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An Evaluation of the Levonorgestrel-Releasing Intrauterine Device and its Impact on Cognitive Function in a Rat Model

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The aim of this study was to determine whether IUD administration, with and without the presence of Levo, and with and without the presence of the ovaries, impacts cognition in a rat model. Rats received either Sham or Ovariectomy (Ovx)

The aim of this study was to determine whether IUD administration, with and without the presence of Levo, and with and without the presence of the ovaries, impacts cognition in a rat model. Rats received either Sham or Ovariectomy (Ovx) surgery (removal of the ovaries), plus either no IUD, a Blank IUD (without Levo), or a Levo-releasing IUD (Levo IUD), enabling us to evaluate the effects of Ovx and the effects of IUD administration on cognition. Two weeks after surgery, all treatment groups were tested on the water radial arm maze, Morris water maze, and visible platform task to evaluate cognition. At sacrifice, upon investigation of the uteri, it was determined that some of the IUDs were no longer present in animals from these groups: Sham\u2014Blank IUD, Ovx\u2014Blank IUD, and Sham\u2014Levo IUD. Results from the remaining three groups showed that compared to Sham animals with no IUDs, Ovx animals with no IUDs had marginally impaired working memory performance, and that Ovx animals with Levo IUDs as compared to Ovx animals with no IUDs had marginally enhanced memory performance, not specific to a particular memory type. Results also showed that Ovx animals with Levo IUDs had qualitatively more cells in their vaginal smears and increased uterine horn weight compared to Ovx animals with no IUDs, suggesting local stimulation of the Levo IUDs to the uterine horns. Overall, these results provide alternative evidence to the hypothesis that the Levo IUD administers Levo in solely a localized manner, and suggests that the possibility for the Levo IUD to affect reproductive cyclicity in ovary-intact animals is not rejected. The potential for the Levo IUD to exert effects on cognition suggests that either the hormone does in fact systemically circulate, or that the Levo IUD administration affects cognition by altering an as yet undetermined hormonal or other feedback between the uterus and the brain.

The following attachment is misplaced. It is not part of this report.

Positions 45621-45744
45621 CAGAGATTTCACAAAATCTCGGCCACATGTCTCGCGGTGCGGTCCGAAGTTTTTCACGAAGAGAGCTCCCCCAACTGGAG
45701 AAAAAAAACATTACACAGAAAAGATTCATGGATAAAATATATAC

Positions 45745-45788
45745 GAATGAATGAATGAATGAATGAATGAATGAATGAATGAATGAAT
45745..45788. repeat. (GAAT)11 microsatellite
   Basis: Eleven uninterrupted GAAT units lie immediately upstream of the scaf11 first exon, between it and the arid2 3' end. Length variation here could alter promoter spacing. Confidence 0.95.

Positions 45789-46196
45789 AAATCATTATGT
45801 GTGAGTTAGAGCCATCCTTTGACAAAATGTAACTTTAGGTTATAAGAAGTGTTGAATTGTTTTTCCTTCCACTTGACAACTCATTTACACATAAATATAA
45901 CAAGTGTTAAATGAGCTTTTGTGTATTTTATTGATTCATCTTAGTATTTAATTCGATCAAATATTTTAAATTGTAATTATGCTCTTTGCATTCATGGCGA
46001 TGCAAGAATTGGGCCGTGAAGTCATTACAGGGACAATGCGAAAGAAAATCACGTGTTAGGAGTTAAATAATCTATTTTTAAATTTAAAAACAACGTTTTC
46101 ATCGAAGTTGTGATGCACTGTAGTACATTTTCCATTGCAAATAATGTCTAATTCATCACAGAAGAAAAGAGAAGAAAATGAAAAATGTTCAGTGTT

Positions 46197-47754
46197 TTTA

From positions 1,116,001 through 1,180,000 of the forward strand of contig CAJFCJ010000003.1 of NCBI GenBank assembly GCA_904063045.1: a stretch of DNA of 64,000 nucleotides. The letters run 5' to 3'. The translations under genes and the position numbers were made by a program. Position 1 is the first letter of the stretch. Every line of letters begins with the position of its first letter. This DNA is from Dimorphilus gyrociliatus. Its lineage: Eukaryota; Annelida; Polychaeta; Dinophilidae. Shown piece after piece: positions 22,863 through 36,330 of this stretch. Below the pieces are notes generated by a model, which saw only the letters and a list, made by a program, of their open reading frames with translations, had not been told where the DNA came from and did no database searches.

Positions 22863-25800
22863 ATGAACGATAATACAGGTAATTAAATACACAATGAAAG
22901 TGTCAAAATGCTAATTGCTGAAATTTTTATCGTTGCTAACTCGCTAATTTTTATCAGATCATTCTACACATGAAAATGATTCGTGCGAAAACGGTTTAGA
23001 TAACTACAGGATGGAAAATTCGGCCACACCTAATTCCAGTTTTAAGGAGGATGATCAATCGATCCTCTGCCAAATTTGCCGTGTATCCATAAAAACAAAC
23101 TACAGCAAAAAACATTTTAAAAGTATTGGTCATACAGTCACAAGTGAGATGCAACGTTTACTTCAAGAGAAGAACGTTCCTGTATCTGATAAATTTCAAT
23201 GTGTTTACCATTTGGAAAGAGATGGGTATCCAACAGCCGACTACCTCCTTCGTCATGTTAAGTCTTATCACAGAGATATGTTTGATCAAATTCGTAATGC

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2018-12

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The first in its class? The cognitive effects of the contraceptive hormone drospirenone when given with and without an estrogen

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Drospirenone (DRSP) is a novel, pharmacologically unique synthetic progestin with properties more similar to the endogenous progestogen, progesterone, than any other progestin currently on the market. While a significant amount of research has been conducted on the risks associated with